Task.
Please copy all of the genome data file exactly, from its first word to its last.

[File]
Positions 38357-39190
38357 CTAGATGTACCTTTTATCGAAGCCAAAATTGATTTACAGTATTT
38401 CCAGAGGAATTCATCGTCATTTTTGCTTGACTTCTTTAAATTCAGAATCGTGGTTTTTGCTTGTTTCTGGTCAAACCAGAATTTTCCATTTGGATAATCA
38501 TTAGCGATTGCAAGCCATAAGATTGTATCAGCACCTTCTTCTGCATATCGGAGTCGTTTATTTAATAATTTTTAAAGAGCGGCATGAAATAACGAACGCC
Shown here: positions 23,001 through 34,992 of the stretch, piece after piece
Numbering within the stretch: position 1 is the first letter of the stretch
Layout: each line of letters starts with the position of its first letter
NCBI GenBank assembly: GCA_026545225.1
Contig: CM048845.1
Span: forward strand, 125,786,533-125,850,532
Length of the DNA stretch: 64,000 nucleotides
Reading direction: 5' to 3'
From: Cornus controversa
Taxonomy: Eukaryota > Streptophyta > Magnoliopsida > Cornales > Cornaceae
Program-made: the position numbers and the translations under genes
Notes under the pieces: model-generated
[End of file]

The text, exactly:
Positions 38357-39190
38357 CTAGATGTACCTTTTATCGAAGCCAAAATTGATTTACAGTATTT
38401 CCAGAGGAATTCATCGTCATTTTTGCTTGACTTCTTTAAATTCAGAATCGTGGTTTTTGCTTGTTTCTGGTCAAACCAGAATTTTCCATTTGGATAATCA
38501 TTAGCGATTGCAAGCCATAAGATTGTATCAGCACCTTCTTCTGCATATCGGAGTCGTTTATTTAATAATTTTTAAAGAGCGGCATGAAATAACGAACGCC
Shown here: positions 23,001 through 34,992 of the stretch, piece after piece
Numbering within the stretch: position 1 is the first letter of the stretch
Layout: each line of letters starts with the position of its first letter
NCBI GenBank assembly: GCA_026545225.1
Contig: CM048845.1
Span: forward strand, 125,786,533-125,850,532
Length of the DNA stretch: 64,000 nucleotides
Reading direction: 5' to 3'
From: Cornus controversa
Taxonomy: Eukaryota > Streptophyta > Magnoliopsida > Cornales > Cornaceae
Program-made: the position numbers and the translations under genes
Notes under the pieces: model-generated